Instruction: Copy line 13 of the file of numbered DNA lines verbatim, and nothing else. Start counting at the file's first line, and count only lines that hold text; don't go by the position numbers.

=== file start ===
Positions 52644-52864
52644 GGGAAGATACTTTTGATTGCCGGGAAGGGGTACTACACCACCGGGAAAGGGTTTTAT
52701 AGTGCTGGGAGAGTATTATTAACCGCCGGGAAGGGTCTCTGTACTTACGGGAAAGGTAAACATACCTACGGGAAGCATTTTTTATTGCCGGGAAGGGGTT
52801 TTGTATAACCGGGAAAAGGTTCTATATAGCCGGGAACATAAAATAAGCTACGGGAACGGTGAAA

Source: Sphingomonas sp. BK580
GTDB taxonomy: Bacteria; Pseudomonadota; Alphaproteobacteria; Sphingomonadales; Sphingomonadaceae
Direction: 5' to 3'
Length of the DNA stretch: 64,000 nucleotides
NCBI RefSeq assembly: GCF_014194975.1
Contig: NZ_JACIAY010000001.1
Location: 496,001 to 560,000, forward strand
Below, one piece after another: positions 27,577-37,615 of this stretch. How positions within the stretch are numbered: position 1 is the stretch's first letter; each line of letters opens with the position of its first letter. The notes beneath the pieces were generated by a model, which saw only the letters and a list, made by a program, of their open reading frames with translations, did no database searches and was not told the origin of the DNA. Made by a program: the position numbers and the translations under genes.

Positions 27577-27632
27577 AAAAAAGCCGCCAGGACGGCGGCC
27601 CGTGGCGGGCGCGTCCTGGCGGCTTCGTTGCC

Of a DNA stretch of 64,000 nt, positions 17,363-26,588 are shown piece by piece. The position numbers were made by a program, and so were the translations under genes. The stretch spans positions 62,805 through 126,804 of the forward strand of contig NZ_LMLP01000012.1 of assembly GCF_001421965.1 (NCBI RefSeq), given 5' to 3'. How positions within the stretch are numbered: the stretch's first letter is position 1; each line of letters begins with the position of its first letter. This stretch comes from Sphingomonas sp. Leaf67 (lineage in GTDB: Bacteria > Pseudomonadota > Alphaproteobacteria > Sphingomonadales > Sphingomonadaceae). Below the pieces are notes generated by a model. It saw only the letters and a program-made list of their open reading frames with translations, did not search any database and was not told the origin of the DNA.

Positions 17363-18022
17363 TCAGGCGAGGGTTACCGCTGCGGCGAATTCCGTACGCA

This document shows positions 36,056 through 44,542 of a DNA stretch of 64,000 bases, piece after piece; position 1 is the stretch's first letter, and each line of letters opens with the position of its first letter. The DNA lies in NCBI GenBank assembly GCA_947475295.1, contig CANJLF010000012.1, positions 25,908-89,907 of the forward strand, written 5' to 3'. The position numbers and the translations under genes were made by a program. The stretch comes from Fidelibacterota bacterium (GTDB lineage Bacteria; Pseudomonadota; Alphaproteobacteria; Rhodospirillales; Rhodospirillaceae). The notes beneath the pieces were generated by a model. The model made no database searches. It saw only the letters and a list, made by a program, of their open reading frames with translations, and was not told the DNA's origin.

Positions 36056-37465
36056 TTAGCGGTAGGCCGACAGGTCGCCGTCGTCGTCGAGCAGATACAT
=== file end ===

Positions 27577-27632